Innovative new AI can detect cancer earlier: study

UK doctors and scientists have made a breakthrough in rapid cancer detection, all with the help of AI.

The new artificially intelligent algorithm, in development since 2020, has the means to determine whether or not abnormal growths found on CT scans are cancerous, The Guardian reported.

“In the future, we hope it will improve early detection and potentially make cancer treatment more successful by highlighting high-risk patients and accelerating them to earlier intervention,” said investigator Dr. Benjamin Hunter. , registrar for clinical oncology at the Royal Marsden. National Health Service.

In particular, the lungs of 500 patients were analyzed in a study published on the leading technology.

“Based on these initial results, our model appears to accurately identify large cancerous lung nodules,” Hunter said.

Doctors Richard Lee (center) and Benjamin Hunter (right) have made a breakthrough using artificial intelligence to detect cancer early.
Royal Marsden NHS Foundation Trust

“Next, we plan to test the technology in patients with large lung nodules in the clinic to see if it can accurately predict their risk of lung cancer.”

If success continues, this will also expedite the time it takes doctors to make critical decisions about how to proceed with treatment, particularly growth that is medium-risk, according to the outlet.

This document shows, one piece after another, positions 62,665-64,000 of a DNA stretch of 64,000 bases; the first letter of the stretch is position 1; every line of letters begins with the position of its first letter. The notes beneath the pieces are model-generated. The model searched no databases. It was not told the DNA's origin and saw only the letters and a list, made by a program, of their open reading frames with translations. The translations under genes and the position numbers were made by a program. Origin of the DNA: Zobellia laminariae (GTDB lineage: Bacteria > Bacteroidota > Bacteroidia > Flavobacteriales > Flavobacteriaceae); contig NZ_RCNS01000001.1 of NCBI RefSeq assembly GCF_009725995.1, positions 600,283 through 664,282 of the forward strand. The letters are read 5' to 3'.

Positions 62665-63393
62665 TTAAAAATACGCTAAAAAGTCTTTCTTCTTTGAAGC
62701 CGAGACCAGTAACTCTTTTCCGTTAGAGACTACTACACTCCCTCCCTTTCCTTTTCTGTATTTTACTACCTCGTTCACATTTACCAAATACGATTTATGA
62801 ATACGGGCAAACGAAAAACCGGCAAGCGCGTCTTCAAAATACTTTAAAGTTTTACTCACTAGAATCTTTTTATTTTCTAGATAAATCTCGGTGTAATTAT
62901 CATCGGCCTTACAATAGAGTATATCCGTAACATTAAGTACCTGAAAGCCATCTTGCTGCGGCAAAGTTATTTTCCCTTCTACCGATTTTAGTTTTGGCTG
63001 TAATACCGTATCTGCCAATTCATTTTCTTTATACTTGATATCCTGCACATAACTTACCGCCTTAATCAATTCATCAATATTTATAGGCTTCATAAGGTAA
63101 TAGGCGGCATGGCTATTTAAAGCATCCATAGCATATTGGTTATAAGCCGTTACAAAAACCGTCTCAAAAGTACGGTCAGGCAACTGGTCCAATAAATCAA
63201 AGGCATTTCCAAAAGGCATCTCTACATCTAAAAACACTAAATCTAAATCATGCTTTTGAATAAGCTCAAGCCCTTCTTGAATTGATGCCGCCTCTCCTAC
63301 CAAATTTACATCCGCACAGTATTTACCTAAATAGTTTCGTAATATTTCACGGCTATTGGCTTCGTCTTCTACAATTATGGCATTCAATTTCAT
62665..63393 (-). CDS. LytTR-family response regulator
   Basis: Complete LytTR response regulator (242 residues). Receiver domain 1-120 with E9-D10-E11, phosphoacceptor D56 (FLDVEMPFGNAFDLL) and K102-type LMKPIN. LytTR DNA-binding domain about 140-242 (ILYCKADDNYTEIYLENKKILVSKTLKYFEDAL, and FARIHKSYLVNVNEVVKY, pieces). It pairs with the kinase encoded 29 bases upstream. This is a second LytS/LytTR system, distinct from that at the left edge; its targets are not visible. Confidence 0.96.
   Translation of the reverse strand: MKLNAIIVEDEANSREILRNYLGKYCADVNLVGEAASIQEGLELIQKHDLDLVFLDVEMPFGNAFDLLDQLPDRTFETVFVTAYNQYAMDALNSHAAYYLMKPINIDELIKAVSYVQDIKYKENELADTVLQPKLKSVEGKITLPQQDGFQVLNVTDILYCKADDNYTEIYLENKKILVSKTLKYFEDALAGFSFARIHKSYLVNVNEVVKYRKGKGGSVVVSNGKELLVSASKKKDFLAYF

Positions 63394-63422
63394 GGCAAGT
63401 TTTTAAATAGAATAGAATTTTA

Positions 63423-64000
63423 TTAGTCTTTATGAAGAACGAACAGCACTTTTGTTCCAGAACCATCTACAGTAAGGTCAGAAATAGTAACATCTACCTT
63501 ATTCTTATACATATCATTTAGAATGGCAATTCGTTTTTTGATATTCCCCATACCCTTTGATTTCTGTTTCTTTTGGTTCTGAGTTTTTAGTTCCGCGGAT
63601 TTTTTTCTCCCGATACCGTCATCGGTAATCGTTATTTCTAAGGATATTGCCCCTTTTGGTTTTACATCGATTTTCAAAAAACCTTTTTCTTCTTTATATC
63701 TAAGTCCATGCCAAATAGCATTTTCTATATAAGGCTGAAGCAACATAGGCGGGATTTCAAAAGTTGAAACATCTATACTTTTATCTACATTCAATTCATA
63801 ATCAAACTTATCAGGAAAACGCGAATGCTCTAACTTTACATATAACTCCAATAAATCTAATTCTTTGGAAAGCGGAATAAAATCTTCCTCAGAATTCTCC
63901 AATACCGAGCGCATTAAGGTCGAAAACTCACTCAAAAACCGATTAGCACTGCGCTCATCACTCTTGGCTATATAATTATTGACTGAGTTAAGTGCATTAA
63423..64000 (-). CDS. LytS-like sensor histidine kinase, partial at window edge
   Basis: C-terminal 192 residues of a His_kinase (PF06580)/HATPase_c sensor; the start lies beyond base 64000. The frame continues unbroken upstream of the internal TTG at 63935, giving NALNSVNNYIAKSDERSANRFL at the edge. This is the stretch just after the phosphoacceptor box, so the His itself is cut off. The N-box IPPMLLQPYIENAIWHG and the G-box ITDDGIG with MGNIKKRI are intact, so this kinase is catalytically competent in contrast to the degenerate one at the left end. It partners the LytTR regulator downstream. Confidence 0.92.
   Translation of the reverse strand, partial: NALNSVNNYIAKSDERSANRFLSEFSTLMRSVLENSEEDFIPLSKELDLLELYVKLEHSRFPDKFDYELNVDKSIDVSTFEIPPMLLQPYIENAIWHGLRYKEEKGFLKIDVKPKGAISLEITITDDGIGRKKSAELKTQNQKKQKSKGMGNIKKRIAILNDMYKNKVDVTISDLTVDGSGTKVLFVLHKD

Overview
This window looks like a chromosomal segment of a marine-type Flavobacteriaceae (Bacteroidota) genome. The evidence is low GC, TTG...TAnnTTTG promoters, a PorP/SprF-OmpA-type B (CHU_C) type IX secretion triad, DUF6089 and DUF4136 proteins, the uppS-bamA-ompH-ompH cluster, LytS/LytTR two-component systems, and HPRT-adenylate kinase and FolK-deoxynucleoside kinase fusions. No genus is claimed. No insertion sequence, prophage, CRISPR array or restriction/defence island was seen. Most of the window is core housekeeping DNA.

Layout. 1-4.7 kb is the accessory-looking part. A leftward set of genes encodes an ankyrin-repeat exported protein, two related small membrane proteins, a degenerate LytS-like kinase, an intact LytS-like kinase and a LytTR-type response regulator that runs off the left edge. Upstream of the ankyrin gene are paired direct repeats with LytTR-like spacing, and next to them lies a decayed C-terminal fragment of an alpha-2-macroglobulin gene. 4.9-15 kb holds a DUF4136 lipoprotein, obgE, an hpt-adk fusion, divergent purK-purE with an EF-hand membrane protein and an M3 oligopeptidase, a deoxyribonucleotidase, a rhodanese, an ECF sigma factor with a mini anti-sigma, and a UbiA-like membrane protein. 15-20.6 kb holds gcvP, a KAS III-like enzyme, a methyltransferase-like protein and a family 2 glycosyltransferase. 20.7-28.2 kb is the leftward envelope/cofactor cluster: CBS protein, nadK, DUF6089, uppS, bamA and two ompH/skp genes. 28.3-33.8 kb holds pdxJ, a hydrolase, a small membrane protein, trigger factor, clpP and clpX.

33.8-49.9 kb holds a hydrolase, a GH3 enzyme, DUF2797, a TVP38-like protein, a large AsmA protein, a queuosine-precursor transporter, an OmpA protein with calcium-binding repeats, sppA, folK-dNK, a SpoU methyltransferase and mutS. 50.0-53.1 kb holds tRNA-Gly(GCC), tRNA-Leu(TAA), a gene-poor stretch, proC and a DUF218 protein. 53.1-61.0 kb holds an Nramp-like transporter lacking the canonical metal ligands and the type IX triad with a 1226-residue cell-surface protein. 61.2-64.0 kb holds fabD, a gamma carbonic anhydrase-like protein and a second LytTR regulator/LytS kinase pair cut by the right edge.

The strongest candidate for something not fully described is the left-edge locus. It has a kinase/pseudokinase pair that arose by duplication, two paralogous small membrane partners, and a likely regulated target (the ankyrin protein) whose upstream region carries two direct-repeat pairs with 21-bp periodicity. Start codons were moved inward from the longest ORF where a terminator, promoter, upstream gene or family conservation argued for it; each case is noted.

“Through this work, we hope to push the boundaries of accelerating disease detection using innovative technologies such as AI,” said the study’s principal investigator, Dr. Richard Lee.

The lungs were studied as part of the main investigation, which has been ongoing since 2020.
The lungs were studied as part of the main investigation, which has been ongoing since 2020.
Getty Images/iStockphoto

“People diagnosed with lung cancer at the earliest stage are much more likely to survive for five years than those whose cancer is detected late,” he added.

Three years ago, Lee explained that this study would also shed light on “subtle changes in patients,” which could explain certain behavioral aspects of their conditions.

“This means that it is a priority that we find ways to speed up detection of the disease, and this study, which is the first to develop a radiomic model specifically targeting large lung nodules, could one day help clinicians identify patients with high risk. .”

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